Why Organization's Fail

Organization failure begins at the top. Rotary did not stop growing because people were not interested in joining local Rotary clubs. The number of people joining Rotary clubs proves that. It stopped growing because its leaders assumed it was in the business of supplying humanitarian services rather than in the business of creating Rotarians; they were product oriented instead of member oriented.

Red Text Note

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Sunday, July 5, 2015

Are Rotary's Leaders Leading its Growth or Managing Its Ride?

Rotary International's purpose is to sustain itself; to create Rotarians; to grow.  Rotary International does not exist to reach a specific goal.  The difference is subtle but significant.  Organizations require growth.  Projects require goals.  Leaders reach for growth - individual and organizational - because growth stimulates and helps achieve goals.  Managers reach for goals.
     One of the most critical elements in delivering perception is for leaders to be consistent in measuring and recognizing important metrics.  Starbucks' officers, for example, receive daily same store sales data (i.e. cups of coffee served, repeat customers, etc.) therefore every Starbucks employee perceives that these metrics are important and strives to produce favorable metrics.
    Let's be honest.  Rotary's most critical growth metrics were not even on senior leaders' radar until 2011-12 when RI Director John Smarge brought the number of people joining and leaving Rotary out into the open at an International Assembly.  Prior to and after PRID Smarge's speech, senior leaders continued to transmit the perception to coordinators, district governors, and clubs that membership wasn't really very important.  DON'T YELL AT THE SCREEN YET!  Yes, Past RI presidents always had some membership time-related goal in their Presidential Citation criteria.  BUT the perception was that it was not very important because membership was seldom treated seriously at institutes, assemblies, seminars, or conferences.  Not only that, little attention was paid to the citation's goal because clubs and districts treated it as a foregone conclusion the goal would be achieved:  clubs only had to wait until after the cutoff date to purge their rolls.  This year President Ravi snapped the membership goal chain and targeted a growth metric - retention rate.  Unfortunately it, too, has an arbitrary cutoff date which converts this critical growth metric back into an easily attainable goal: clubs can simply do what they have always done.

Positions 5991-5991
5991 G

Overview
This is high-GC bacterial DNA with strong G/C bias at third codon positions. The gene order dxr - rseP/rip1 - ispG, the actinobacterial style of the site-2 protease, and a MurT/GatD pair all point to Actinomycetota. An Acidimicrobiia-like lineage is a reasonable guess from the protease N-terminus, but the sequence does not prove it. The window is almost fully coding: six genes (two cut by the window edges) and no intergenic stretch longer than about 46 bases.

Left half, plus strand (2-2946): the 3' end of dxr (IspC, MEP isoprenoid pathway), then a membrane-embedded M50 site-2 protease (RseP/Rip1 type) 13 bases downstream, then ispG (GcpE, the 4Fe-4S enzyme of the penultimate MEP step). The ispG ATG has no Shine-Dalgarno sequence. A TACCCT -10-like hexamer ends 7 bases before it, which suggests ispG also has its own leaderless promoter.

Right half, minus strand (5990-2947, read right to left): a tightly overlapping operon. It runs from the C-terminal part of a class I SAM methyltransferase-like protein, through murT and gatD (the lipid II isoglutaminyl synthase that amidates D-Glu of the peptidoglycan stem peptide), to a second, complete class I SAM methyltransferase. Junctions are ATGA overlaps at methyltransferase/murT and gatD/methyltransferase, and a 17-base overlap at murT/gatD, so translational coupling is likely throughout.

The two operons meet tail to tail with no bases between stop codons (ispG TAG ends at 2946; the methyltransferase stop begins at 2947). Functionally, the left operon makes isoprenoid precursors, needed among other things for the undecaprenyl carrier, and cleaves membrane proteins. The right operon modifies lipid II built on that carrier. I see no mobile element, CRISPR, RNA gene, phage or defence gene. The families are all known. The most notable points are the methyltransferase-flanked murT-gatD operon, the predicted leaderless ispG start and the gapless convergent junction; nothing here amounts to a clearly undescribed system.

Rotary must be consistent in encouraging improving retention and growth rates - but they must be based on the membership information on semi-annual invoices - preferably the December 31 invoices.  Only then will these critical rates become helpful growth metrics.  Then, of course, to reach and sustain realistic rates, Rotary's leaders must continually deliver the perception that creating Rotarians is Rotary's priority.  That is when Rotary will become an organization of leaders leading Rotary.